Movies and Games: Perfect Match

Unlike their comic book cousins, blockbuster movies based on video games often seem to struggle, not only with the critics and fans, but also with that most important measure of all—the box office take. Despite having what one would think is a ready-made audience, game-inspired titles simply don’t seem to have the same impact or appeal. So, what is the problem with game-based films, and are they always destined to fail?

The $240m made by last year’s Assassins’ Creed was a fair return on its $125m budget, but it still pales in comparison to the $853m made by Thor: Ragnarok or the $863m made by Guardians of the Galaxy 2. Meanwhile, Marvel’s Black Panther is still beating the new Tomb Raider movie to the number one slot at the U.S. box office five weeks after its release, passing the $1bn mark along the way.

BBC Radio Five’s Mark Kermode thinks that the problem is a fundamental one. “Games are designed to be played; they are designed to be interactive,” he explains. “You are not a viewer; you are a participant. Take that on to the big screen, and you are just watching someone else playing a video game.”

And therein lies the problem. The appeal of most video games is the chance to be the hero yourself and directly influence the action. Often games will echo the kind of scenes you are familiar with from a typical action film, sci-fi space adventure or war movie, but they allow you to play the lead role. When you transfer that game back to the cinema, you lose that critical first-person connection. It becomes a case of cinema imitating games that imitate cinema.

Lara Croft may have become ubiquitous, appearing on everything from backpacks and t-shirts to her own slot machine game. But that doesn’t make her any more real, and she is still just ‘us’ when we play the game. But in the film, she becomes someone else.

To be fair, the new Tomb Raider film does try its best to bridge the gap. Alicia Vikander’s version of our titular heroine, Lara Croft, is a long way from the fantasy figure that Angelina Jolie offered us. She is less invincible and more vulnerable, gets properly hurt (and even dirty), and cannot take on seventy men at a time and come out without a scratch.

Vikander’s Lara draws on her tenacity, street smarts, determination and drive, rather than impossible CGI stunts and superhuman powers. More notably, in a world stuffed with shoot-em-ups, she is moved by having to kill someone in her first fight. It’s all a far cry from the ‘wham, bam, thank you, Ma’am’ of the earlier outings, but, nonetheless, it is still a game-based film.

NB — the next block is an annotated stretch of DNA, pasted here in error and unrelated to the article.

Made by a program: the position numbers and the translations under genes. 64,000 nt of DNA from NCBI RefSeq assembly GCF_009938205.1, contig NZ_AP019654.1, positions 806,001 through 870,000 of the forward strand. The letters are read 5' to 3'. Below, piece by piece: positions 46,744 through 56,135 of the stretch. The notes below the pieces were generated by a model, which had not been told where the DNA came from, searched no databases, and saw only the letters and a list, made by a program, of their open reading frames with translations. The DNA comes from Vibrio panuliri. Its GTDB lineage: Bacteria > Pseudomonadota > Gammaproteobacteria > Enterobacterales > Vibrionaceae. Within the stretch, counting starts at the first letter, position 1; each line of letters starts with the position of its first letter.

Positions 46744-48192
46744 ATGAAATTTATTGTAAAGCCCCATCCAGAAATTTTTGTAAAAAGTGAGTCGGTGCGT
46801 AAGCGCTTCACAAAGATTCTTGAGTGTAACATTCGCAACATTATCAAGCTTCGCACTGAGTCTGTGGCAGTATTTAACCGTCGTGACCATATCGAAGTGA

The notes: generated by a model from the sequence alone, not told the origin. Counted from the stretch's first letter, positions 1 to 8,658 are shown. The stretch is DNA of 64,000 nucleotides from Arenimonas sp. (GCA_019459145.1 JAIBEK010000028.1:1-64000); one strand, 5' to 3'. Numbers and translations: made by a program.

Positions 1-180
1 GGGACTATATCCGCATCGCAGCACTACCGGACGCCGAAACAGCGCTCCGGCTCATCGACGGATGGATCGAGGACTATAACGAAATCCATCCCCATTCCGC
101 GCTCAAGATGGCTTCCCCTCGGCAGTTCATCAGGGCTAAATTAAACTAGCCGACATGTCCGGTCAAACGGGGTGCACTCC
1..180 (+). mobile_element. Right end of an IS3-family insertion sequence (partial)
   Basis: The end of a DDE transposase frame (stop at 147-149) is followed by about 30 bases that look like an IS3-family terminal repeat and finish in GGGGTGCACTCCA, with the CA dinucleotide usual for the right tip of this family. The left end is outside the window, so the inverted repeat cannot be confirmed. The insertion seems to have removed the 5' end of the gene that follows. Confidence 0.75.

For all its politically-correct costumes and appropriate emotional responses, the disconnect remains, and it becomes more and more frustrating as the film goes on. Once we finally reach the tomb referenced in the movie title, the action quickly degenerates into ‘Tomb Raiders of the Lost Ark’, and you find your thumbs searching the cinema armrest for the ‘jump’ button in an effort to help Lara Croft avoid the spikey, swinging logs and spring-loaded spears.

Perhaps video games are just not meant to make the transition from the small monitor to the big screen. Perhaps even the best actors cannot make us feel as involved as we do when we take the controls ourselves. But with new Super Mario and Sonic the Hedgehog films on their way this year, a second Angry Birds movie due in 2019, and Tomb Raider all set for an eventual sequel, it certainly won’t be ‘game over’ for the genre any time soon.

2 Responses to Movies and Games: Perfect Match

  1. […] has a recent post talking about game and movie crossovers. The topic interested me particularly because of the interactive role we get to play as […]

  2. pkudude99 says:

    “Games are designed to be played; they are designed to be interactive,” he explains. “You are not a viewer; you are a participant. Take that on to the big screen, and you are just watching someone else playing a video game.”

    This makes perfect sense but how do we then explain Twitch’s success?

    I don’t watch Twitch for the same reason that I don’t particularly care about video game movies — I’d rather be playing the game myself, not watching someone else play it. So why then is Twitch so popular if people don’t want to watch someone else play the game? I don’t get it.

    FWIW, while I don’t watch Twitch, if I have some downtime at work, I have no problem watching a “let’s play” or a recorded Twitch stream on Youtube…. I’m not in a position to be playing then, so I don’t mind watching, especially if it’s a guide or something I want to learn how to do, so I can watch them do it to learn.

    But at home? Nope — I am going to be playing myself, not watching someone else.

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